The SEC wants to reinstate a $285 million fraud settlement that it reached with Citigroup that was tossed out by a federal judge last month.
NEW YORK (CNNMoney) -- The Securities and Exchange Commission is appealing a federal judge's decision last month to toss out a proposed $285 million mortgage securities fraud settlement between the agency and Citigroup.
Federal judge Jed Rakoff ruled on Nov. 28 that the deal between the SEC and Citi was "neither fair, nor reasonable, nor adequate, nor in the public interest" and ordered the case to proceed to trial in July 2012.
He said that the settlement announced in October, under which Citigroup ( , Fortune 500) neither admitted nor denied the SEC's allegations, deprived the public "of ever knowing the truth in a matter of obvious public importance."
The SEC argued in a statement Thursday that the ruling "inadvertently harms investors by depriving them of substantial, certain and immediate benefits."
"We believe the court was incorrect in requiring an admission of facts -- or a trial -- as a condition of approving a proposed consent judgment," said the agency. It argued Rakoff's ruling would set a new standard for settlements that would be difficult to reach and that it is at odds with established practice.
"Courts have routinely approved settlements in which a defendant does not admit or even expressly denies liability, exactly because of the benefits that settlements provide," said the agency.
The SEC said the $285 million proposed settlement, "while less than investor losses, represents most of the total monetary recovery that the SEC itself could have sought at trial. An SEC settlement does not limit the ability of injured investors to pursue claims for additional relief."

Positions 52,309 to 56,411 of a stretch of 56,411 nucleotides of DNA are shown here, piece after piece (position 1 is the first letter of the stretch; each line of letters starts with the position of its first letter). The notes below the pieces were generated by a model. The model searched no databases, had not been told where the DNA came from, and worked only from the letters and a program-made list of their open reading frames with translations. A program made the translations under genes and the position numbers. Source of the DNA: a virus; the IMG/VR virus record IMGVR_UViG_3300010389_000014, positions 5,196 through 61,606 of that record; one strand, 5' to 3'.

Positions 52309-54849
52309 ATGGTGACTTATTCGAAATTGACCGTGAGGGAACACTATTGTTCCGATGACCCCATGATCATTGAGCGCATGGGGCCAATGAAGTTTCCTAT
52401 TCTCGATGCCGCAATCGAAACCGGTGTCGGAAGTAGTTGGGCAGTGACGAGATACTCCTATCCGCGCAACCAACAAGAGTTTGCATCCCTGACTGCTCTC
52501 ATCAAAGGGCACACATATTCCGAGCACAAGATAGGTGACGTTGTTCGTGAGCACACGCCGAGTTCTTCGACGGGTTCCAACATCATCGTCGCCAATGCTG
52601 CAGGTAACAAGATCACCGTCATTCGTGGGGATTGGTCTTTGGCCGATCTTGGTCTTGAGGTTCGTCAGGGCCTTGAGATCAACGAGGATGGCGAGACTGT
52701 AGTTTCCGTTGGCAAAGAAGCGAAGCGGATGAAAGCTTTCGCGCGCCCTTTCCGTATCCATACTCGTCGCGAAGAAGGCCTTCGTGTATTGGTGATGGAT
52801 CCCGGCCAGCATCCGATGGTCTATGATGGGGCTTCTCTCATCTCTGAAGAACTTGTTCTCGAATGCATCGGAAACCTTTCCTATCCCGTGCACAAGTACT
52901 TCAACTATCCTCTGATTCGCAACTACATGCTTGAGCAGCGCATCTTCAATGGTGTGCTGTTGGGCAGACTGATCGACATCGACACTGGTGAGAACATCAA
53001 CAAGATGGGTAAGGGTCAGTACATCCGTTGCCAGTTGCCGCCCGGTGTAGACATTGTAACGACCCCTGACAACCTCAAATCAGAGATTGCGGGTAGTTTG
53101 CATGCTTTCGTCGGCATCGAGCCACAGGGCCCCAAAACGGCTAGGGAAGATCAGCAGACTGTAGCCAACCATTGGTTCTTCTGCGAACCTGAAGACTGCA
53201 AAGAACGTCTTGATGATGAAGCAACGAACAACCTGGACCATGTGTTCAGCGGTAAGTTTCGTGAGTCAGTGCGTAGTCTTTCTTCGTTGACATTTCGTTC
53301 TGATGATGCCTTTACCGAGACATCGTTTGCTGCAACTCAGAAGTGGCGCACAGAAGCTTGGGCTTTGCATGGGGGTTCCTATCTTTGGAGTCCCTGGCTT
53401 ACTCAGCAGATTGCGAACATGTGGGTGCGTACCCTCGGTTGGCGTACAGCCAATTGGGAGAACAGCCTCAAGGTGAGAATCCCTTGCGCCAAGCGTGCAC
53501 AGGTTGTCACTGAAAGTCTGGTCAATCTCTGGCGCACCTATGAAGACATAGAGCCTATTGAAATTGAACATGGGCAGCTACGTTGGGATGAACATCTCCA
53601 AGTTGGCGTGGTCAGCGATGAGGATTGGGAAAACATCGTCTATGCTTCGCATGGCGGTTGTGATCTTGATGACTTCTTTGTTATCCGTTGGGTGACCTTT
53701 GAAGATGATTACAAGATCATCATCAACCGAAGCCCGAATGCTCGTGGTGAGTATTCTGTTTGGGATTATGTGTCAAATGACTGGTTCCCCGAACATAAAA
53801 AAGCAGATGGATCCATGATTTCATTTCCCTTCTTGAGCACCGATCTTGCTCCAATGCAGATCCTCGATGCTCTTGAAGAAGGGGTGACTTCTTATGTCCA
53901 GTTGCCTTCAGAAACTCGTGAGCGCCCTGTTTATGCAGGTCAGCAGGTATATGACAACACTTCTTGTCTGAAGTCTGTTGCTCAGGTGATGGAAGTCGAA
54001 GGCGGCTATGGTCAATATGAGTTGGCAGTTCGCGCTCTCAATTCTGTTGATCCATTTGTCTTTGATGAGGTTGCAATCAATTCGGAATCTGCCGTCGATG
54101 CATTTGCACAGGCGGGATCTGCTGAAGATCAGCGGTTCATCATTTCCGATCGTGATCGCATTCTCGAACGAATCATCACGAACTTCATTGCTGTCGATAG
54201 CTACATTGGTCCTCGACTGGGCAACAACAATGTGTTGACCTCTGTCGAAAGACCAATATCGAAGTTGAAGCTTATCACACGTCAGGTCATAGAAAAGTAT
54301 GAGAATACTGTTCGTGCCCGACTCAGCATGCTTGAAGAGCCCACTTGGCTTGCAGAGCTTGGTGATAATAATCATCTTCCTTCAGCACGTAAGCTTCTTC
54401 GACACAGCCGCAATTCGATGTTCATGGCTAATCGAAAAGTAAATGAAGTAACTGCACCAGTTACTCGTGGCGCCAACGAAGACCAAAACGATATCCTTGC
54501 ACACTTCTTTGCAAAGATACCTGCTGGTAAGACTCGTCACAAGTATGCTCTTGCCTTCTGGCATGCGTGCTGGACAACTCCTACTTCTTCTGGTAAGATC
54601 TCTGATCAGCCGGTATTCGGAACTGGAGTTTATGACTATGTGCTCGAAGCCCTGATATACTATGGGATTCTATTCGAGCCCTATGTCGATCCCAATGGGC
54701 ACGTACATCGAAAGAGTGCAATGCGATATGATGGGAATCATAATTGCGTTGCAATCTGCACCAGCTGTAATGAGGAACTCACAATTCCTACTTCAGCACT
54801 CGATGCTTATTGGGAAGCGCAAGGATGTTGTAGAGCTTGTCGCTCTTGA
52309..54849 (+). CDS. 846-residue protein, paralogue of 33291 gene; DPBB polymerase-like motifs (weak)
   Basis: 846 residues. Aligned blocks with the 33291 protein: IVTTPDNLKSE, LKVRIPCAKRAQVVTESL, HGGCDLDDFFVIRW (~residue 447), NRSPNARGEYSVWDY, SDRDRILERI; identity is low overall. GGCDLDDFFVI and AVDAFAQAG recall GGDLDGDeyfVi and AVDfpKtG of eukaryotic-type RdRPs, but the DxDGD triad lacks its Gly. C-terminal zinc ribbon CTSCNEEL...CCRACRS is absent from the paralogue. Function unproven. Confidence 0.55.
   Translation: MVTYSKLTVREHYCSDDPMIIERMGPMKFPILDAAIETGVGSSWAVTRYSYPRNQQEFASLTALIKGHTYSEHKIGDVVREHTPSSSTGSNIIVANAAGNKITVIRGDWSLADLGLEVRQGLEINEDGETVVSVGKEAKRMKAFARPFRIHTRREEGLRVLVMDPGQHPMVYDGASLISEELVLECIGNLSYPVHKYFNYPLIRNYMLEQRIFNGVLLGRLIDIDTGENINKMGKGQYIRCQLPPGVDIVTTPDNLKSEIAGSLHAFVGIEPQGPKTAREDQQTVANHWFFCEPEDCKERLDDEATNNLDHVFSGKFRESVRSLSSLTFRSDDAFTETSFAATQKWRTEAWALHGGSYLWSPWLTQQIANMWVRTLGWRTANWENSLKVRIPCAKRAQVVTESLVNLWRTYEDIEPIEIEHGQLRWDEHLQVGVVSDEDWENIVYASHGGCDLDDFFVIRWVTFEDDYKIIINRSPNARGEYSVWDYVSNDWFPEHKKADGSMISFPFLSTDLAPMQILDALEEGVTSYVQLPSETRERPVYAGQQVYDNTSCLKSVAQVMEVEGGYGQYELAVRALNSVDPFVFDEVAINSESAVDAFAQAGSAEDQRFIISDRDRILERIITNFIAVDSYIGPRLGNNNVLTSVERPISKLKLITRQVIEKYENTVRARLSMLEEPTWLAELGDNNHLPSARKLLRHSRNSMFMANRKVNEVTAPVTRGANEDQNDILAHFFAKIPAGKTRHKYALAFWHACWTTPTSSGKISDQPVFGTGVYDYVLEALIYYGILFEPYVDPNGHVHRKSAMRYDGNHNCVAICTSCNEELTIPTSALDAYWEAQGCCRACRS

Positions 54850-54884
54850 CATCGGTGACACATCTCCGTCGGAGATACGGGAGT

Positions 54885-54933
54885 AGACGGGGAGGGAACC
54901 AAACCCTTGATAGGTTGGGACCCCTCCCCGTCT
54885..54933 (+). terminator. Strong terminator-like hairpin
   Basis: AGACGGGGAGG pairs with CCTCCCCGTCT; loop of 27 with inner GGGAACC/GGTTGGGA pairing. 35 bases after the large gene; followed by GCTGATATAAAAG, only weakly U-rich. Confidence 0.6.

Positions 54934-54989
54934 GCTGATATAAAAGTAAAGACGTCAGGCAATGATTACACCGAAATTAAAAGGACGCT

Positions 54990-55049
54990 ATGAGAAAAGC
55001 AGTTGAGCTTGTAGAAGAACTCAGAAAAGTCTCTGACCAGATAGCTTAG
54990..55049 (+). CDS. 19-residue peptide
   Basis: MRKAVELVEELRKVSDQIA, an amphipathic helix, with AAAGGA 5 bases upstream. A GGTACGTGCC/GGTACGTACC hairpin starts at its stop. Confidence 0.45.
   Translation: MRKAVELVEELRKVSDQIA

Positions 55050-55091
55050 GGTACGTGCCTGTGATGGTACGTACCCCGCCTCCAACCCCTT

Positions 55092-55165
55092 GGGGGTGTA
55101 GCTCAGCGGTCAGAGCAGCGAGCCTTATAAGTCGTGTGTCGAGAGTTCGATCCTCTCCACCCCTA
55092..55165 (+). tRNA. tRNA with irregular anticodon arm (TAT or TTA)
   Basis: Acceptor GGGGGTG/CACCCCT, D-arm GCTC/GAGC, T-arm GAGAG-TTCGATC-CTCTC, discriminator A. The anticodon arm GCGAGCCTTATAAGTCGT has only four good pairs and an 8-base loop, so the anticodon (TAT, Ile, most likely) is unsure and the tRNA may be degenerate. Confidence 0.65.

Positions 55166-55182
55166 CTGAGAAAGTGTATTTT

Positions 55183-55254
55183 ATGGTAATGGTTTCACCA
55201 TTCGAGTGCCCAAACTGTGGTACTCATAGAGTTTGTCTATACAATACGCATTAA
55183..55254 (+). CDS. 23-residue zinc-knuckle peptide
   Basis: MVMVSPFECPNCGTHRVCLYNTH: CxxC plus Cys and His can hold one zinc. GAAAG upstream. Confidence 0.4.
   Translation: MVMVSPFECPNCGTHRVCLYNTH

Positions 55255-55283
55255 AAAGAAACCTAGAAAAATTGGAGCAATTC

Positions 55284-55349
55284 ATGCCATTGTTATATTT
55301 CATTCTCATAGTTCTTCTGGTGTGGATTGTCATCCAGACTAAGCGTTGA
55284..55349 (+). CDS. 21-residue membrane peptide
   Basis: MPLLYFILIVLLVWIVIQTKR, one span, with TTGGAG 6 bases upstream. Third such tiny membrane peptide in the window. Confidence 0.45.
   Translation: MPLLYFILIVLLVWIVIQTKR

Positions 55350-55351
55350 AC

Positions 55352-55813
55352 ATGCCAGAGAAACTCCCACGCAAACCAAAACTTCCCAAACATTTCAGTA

Rakoff said in his ruling that given the damage done to financial markets by the alleged actions by Citigroup, a greater level of transparency is needed.
"[I]n any case like this that touches on the transparency of financial markets whose gyrations have so depressed our economy and debilitated our lives, there is an overriding public interest in knowing the truth," Rakoff, a U.S. district judge in Manhattan, wrote in his decision.
The SEC's pattern of allowing big banks to reach settlements without admitting or denying wrongdoing, Rakoff added, has been "hallowed by history, but not by reason."
Citigroup did not have an immediate reaction to the SEC's appeal. At the time of Rakoff's ruling, a spokeswoman for the banking giant said it respectfully disagreed with the decision.
"In the event the case is tried, we would present substantial factual and legal defenses to the charges," she added.
The SEC alleged that in 2007, Citi created and sold a mortgage-related collaterialized debt obligation, or CDO, called Class V Funding III.
According to the SEC complaint, one CDO trader characterized the asset group in internal communications as "a collection of dogshit" and "possibly the best short EVER!"
In marketing materials, however, the assets were described as "attractive investments rigorously selected by an independent investment adviser," Rakoff's decision said.
After marketing the CDO, Citi then took a short position -- or bet against -- the security as the housing market deteriorated, bringing in a net profit of $160 million for the bank. Meanwhile, investors lost more than $700 million.
Rakoff, though, has been a thorn in the agency's side in recent years, rejecting a proposed $33 million settlement in 2009 between the SEC and Bank of America (Fortune 500) over allegations that BofA lied about bonuses for Merrill Lynch & Co. employees following the firms' merger.,
That settlement was later revised upward to $150 million, which Rakoff reluctantly approved, calling it "half-baked justice at its best."
Shares of Citi (Fortune 500) closed down 0.5% in trading Thursday.,
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